It’s no surprise that Diageo found great success with their initial Orphan Barrel releases, Barterhouse 20 Year Old and Old Blowhard 26 Year Old Bourbon. Whiskey fans snatched up the initial release with the kind of frenzy that we typically see reserved for Pappy Van Winkle and the Buffalo Trace Antique Collection. After running our review, we received scores of frenzied emails and calls from folks desperate to try to find these releases, especially Old Blowhard. The truth is, fans of American Whiskey seem to be prepared to spend whatever it takes to acquire older whiskeys.
This chase for “old” seems to be born out of the Scotch Whisky world, where age statements are commonplace. The problem, though, is American Whiskey and Scotch Whisky are completely different animals. Most American whiskeys have a majority of corn in their mashbill, while most Scotch whiskies are comprised almost entirely of malted barley (except, of course, blends which also use grain whiskey). American Whiskey is aged in newly charred American white oak barrels and is often aged in a climate with fairly cold winters and hot summers, while Scotch whisky gets aged in ex-bourbon barrels in a climate with much milder swings in temperatures. The combination of corn, new oak, and wild temperature swings results in American whiskey that matures much earlier than its Scottish single malt cousin.
Most of the great American whiskey distillers like Jimmy Russell and Bill Samuels Jr. will tell you that most American whiskeys hit their sweet spot between 6 and 9 years. This is a vastly different range from Scotch whisky, whose sweet spot is typically between 10-21 years. The tough thing about aging American whiskey for a long time is that after about 9-10 years, the balance in the whiskey is lost and the new American oak barrel begins to take over. Ironically, American whiskey fans seem to have been developing an ever increasing taste for over-oaked whiskeys, and so we’ve seen products like Jim Beam’s Devil’s Cut that emphasize the barrel’s contribution to the mix over the flavors and balance of the base whiskey.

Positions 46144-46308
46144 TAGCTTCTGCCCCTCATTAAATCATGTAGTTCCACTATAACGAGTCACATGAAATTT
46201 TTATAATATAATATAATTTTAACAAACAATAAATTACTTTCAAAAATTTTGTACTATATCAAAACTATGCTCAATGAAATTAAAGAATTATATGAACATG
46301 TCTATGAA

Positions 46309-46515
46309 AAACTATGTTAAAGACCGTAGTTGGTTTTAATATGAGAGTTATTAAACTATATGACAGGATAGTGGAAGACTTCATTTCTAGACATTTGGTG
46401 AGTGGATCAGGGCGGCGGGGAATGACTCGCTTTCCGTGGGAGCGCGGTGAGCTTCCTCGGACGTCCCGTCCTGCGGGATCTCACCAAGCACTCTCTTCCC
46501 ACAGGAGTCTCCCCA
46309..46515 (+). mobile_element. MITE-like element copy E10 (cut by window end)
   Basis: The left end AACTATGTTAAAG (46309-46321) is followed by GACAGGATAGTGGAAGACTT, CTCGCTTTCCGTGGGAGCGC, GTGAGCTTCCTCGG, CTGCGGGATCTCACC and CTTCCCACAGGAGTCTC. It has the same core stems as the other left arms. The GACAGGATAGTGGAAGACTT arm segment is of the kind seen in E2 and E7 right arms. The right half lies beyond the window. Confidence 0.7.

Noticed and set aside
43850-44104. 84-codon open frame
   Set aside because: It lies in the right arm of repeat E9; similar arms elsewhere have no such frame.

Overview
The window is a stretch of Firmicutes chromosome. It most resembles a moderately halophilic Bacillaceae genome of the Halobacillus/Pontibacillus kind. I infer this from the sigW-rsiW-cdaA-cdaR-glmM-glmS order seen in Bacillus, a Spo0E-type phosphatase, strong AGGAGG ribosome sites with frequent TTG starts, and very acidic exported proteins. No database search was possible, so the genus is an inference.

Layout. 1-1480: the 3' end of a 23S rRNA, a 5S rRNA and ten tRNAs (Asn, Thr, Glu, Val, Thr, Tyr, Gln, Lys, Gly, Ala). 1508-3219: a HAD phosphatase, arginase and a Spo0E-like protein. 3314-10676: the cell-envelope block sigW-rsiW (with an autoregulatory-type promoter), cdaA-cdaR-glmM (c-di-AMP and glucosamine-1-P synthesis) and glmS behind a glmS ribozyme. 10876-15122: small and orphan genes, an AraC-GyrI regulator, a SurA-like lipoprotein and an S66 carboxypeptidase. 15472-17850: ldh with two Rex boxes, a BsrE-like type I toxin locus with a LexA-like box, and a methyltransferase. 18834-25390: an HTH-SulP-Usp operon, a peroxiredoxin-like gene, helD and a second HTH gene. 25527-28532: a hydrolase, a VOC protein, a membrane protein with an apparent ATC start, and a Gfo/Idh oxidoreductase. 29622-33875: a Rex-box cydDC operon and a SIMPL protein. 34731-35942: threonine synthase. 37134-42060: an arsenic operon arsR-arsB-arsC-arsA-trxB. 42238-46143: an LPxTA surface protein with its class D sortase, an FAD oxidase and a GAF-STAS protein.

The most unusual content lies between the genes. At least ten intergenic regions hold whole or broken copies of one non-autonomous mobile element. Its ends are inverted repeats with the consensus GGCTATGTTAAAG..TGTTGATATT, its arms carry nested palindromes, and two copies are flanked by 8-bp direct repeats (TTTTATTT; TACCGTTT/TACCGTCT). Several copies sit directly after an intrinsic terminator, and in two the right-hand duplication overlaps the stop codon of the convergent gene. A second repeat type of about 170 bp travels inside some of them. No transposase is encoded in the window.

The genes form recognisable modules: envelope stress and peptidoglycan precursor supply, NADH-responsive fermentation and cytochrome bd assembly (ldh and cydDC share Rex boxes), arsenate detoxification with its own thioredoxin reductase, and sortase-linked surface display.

Orphan Barrel Rhetoric 20 Year Old Kentucky Straight Bourbon Whiskey (45% ABV / 90 Proof, $85) – as with the previous Orphan Barrel releases, the lineage of this whiskey is slightly complicated. While Rhetoric was bottled down the street from Diageo’s George A. Dickel & Co. distillery in Tullahoma, Tennessee, it spent some time at the old Stitzel-Weller Warehouses in Louisville, Kentucky. The whiskey itself was distilled in both the new and old Bernheim distilleries in Kentucky. There was some confusion around the initial releases of Orphan Barrel as Diageo had played up the “discovery” of these barrels at Stizel-Weller, but later clarified that, indeed, these whiskeys are sourced from Bernheim distilled whiskey.
The first thing out of the glass from Orphan Barrel Rhetoric is oak: dusty cigar box, leather furniture, and weathered oak. Although the nose is solidly oak, it’s not just an oak bomb. Underneath the oak is cinnamon, caramel, baked apple, and a slight nuttiness. The oak from the nose is immediately on the palate with an opening that’s strong and oaky, but again not singular. Along with the oak, we get caramel covered baked apple from the opening with cinnamon and allspice. The mouth feel for Rhetoric starts out really nice, with soft and round qualities that help counterbalance the spicy oak. By the time we get to the midpalate, the oak spice begins to really take over and the fragile balance established in the opening collapses. The midpalate is strong oak, clove, black pepper, and just the slightest undercurrent of caramel. It’s here where we get a flash of heat and some burning in the gums – not a good sign. The mouth feel that we liked at the entry now has gravitated towards the unpleasant.
The finish for Orphan Barrel Rhetoric is medium length and slightly spicy. The oak from the midpalate fades out leaving the black pepper and clove spice with a little heat. The finish for Rhetoric is slightly dry, but not overly so. Compared head to head with Orphan Barrel’s previous 20 year old release, Barterhouse, it’s clear why Orphan Barrel held Rhetoric back. While Rhetoric adds a nice apple note to the mix and has a slightly greater dimensionality than Barterhouse, it’s also much edgier and less integrated.
Responding to the demand in the marketplace, Diageo has boosted the price for Rhetoric to $85, a $15 price increase over Barterhouse, which was also released at 20 years (an a fractionally higher proof). Of the two 20 year old Orphan Barrel releases, Barterhouse would be our preference. Both of these whiskeys carry price tags high enough that we question the return on investment for chasing old American whiskeys. For $85 there are some pretty amazing Scotch whiskies on the market with balance, complexity, and finesse that just isn’t there in these Orphan Barrel releases.
The big question you need to ask yourself is, are you buying these releases because you enjoy big oak or is it just a keeping-up-with-the-joneses chase for old American Whiskey? If it’s the former, there are a number of great options out there that are big and oaky and priced far less than $85. If it’s the latter, Orphan Barrel has done a good job of creating a bottle of whiskey that’ll look a lot better on your shelf than it tastes in the glass.